THERE will be no hooning down the grocery aisle for a group of Hervey Bay seniors who were given a mobility scooter safety lesson on Wednesday morning.
The scooter safety and education session, organised by the Fraser Coast Regional Council, busted myths about seatbelts, drink-scootering and speeding before allowing the group to put their skills to the test on an obstacle course.
Community engagement officer and organiser Julie de Waard said with up to 2000 scooter users on the Fraser Coast, rider safety is extremely important for pedestrians and users to avoid crashes.
"There is the occasional 'close shave' between riders and pedestrians," Ms de Waard said.
"Especially in areas when it is congested, a scooter is heading towards someone and is taking some time to stop and maybe that pedestrian is on their phone or not paying attention and there is an incident."
She said there were times when the rider was not doing the right thing.
"There are scooter riders who think they have right of way all the time, even when they don't," she said.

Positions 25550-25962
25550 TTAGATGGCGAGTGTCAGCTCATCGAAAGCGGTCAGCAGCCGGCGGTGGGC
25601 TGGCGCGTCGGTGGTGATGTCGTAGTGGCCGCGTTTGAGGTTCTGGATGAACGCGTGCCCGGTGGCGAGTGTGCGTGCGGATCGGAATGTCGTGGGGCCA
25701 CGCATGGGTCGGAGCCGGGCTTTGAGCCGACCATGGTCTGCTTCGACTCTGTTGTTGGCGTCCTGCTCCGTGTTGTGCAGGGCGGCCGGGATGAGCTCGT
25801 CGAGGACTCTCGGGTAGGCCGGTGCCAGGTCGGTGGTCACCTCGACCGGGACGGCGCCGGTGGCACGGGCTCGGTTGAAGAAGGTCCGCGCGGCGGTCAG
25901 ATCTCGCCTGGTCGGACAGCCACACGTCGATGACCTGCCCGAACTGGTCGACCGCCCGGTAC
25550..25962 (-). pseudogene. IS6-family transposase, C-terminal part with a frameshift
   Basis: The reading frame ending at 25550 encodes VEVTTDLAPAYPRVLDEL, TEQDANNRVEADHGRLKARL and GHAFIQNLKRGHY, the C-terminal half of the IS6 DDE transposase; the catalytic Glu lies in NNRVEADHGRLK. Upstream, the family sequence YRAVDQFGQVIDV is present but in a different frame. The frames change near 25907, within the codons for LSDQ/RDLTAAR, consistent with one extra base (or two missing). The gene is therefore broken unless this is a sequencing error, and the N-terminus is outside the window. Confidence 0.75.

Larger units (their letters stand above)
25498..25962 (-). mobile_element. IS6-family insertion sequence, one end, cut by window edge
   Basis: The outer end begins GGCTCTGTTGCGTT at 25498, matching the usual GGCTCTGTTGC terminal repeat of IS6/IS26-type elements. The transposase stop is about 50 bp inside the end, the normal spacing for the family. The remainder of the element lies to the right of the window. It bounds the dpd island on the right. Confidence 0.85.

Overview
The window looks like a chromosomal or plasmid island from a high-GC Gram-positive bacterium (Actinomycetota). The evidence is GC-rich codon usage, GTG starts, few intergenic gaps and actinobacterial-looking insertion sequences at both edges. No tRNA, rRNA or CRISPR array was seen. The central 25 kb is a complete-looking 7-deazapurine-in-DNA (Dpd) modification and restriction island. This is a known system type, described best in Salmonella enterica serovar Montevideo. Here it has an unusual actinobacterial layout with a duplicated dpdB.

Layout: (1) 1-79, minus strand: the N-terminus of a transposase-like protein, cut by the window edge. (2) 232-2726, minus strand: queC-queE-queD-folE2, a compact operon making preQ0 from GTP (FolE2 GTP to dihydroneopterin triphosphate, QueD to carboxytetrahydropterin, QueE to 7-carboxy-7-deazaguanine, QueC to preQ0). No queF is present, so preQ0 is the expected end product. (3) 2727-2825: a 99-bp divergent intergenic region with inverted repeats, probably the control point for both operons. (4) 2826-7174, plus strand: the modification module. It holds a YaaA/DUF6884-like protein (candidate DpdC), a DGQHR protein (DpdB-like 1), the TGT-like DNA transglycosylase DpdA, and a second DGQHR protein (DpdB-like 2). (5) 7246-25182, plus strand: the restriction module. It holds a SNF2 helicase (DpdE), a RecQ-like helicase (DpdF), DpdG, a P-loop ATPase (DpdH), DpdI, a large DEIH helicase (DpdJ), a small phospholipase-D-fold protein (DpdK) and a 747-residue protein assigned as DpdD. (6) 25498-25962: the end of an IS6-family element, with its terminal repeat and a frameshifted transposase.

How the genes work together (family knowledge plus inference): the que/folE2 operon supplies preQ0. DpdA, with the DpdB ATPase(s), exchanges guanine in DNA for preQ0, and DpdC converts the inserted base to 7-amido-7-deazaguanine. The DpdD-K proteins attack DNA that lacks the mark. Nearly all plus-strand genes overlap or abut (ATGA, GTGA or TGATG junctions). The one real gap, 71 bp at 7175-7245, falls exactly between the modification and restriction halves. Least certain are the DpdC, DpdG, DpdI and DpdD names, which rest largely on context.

"And that's what this day is about, explaining to riders that there are rules they have to follow."
Rider Doug Fielding, 81, has been using a scooter for about a year and said he had mostly had good experiences when sharing the footpath with pedestrians.
"You get the occasional one or two that are a bit selfish," Mr Fielding said.
"But most of the time people respect you and I get some waves from time to time."
He said the session had answered some questions he had about wearing a seatbelt when riding a scooter.
"I wasn't sure if you had to wear it if you had one, but as I found out today, you do," he said.
"Very informative, yes."